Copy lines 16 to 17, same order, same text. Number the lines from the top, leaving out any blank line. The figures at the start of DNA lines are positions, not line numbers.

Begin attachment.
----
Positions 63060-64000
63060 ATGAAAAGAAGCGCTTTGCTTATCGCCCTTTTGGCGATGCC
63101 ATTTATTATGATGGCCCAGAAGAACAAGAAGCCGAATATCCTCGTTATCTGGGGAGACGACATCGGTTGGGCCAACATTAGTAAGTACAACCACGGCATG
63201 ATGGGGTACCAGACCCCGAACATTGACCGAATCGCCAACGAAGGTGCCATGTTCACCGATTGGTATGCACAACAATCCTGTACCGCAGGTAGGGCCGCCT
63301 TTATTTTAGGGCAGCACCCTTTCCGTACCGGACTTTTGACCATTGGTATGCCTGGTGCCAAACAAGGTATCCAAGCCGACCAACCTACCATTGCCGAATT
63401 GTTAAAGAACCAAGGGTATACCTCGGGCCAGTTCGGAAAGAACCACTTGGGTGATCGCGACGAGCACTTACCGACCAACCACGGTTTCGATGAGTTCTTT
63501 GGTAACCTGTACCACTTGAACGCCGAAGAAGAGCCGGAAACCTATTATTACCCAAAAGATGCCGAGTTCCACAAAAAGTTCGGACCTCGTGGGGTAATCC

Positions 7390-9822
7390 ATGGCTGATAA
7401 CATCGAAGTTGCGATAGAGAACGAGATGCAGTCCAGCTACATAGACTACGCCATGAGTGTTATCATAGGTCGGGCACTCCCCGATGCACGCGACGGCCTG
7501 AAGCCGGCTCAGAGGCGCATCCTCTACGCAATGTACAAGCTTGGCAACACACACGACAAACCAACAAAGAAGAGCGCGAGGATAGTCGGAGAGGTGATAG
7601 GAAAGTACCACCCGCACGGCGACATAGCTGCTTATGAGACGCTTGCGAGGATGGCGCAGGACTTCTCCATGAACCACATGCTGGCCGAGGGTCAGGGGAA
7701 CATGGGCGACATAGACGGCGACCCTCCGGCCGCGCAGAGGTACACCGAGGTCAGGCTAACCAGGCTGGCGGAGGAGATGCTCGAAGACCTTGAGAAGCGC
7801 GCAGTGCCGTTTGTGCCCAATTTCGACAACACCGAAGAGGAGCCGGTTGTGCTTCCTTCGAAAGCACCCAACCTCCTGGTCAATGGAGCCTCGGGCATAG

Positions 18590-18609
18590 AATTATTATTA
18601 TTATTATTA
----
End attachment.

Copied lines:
18590 AATTATTATTA
18601 TTATTATTA